Seaborn Oyster Co. owner Cyrus Buffum says the tri-county area needs to investigate all waste water infrastructure if we're going to keep our oysters clean.
On Tues. Feb. 27, oyster beds located in marsh near the headwaters of the Stono River were closed for harvesting. According to the Post & Courier
, "at least 2 million gallons of raw sewage, and possibly much more, flowed into marsh near the headwaters ... because of a broken pipe that is part of the Hollywood sewer system."
Health officials have recalled oysters harvested in the affected area from Charleston Harbor south to the North Edisto River between Mon. Feb. 19 and Wed. Feb 28.
Charleston-based shellfish dealer and operator of two oyster farms in Charleston County, Seaborn Oyster Co., had to close down one of their farms, situated along the North Edisto River, for the mandated 21 days as a result of the spill.
Owner of Seaborn Oyster Co. Cyrus Buffum said in a press release, "We're fortunate to have oyster beds outside of the closure zone, but others weren't as lucky. Because of the neglect of our aging wastewater infrastructure, countless watermen are out of work and half of the county's waterways are now unfit for public use. That's not right."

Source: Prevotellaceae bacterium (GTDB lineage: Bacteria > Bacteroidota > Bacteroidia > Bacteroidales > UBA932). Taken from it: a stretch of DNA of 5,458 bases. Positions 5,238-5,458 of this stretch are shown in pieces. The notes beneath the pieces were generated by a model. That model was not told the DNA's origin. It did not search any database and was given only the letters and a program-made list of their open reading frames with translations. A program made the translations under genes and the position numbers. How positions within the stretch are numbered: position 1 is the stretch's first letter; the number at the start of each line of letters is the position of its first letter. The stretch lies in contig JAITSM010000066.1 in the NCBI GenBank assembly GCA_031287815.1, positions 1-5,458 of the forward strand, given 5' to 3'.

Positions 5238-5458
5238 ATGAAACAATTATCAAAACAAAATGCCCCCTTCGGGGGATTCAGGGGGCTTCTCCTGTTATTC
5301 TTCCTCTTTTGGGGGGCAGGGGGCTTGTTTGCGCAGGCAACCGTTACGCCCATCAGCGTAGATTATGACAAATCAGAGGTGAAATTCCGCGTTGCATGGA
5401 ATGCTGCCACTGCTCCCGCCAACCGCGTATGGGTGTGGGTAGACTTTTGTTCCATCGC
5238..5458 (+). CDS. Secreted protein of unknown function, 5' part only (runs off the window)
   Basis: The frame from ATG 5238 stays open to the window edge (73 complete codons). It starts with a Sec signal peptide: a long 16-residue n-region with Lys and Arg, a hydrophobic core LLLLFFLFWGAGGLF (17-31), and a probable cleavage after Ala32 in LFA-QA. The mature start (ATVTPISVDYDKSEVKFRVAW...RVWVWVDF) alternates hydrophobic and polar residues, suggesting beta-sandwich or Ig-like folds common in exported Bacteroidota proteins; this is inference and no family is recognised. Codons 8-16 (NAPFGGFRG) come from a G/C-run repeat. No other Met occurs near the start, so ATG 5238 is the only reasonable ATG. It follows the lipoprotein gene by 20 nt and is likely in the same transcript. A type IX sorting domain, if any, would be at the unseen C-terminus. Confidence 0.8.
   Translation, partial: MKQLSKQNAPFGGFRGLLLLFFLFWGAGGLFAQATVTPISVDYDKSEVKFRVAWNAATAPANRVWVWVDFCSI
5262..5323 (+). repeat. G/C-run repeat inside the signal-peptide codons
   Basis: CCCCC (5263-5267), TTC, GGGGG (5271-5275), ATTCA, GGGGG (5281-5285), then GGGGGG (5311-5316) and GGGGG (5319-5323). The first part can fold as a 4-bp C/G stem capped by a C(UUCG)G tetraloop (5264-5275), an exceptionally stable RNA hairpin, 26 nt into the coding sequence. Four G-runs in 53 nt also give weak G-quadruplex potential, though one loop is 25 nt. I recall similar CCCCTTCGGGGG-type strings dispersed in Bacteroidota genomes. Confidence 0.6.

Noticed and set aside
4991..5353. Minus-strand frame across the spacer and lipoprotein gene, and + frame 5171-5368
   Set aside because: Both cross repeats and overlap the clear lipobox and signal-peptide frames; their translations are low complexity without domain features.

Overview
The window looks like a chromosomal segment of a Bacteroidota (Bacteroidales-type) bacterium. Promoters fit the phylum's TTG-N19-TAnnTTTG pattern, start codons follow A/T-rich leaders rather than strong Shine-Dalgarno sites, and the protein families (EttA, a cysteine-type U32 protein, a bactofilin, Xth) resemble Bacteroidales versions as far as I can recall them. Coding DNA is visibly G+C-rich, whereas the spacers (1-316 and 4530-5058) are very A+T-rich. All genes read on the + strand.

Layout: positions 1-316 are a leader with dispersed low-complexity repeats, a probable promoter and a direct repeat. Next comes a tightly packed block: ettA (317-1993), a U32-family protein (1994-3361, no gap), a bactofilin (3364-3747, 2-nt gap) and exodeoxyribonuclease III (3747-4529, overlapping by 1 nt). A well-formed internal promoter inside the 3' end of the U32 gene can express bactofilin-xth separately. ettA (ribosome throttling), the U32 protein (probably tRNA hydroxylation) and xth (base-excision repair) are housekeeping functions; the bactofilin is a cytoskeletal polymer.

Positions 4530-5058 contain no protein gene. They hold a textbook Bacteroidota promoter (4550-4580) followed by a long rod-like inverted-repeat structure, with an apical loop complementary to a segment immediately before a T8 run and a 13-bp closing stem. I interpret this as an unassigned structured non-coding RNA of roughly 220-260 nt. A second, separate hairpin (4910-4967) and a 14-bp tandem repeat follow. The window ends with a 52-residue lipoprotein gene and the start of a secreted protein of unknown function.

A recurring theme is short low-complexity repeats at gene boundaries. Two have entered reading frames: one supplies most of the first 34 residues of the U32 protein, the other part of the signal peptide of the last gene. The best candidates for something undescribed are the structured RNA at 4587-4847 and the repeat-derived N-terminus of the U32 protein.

The Clean Water Act of 1972 set federal standards to regulate pollutant discharges into waterways. But today, nearly half a century later, that aging infrastructure needs to be addressed, says Buffum.
This is not the first spill to happen in the area. According to the P&C
, 12 years ago, Hollywood was fined "$24,000 and put under a consent order by DHEC after 11 spills in the prior two years released more than 340,000 gallons of sewage into the environment."
Buffum said that as the Lowcountry continues to grow, "we cannot expect nearly 50-year old infrastructure to effectively safeguard our waterways." He goes on to urge that "municipalities must take a more proactive approach to protect our region's greatest asset."
Buffum, the founder and former executive director of nonprofit Charleston Waterkeeper, said population influx isn't the only problem. With an increase in intense hurricane season weather, the likelihood of infrastructure failing increases. According to DHEC, last year's heavy rains from Hurricane Irma caused an infiltration of stormwater, with over 500,000 gallons of sewage spilling into tri-county waters, forcing the closure of shellfish beds.
Buffum believes that the tri-county area must first start with an in-depth analysis of all wastewater infrastructure, an assessment that should show "precisely where and to what extent investments are needed."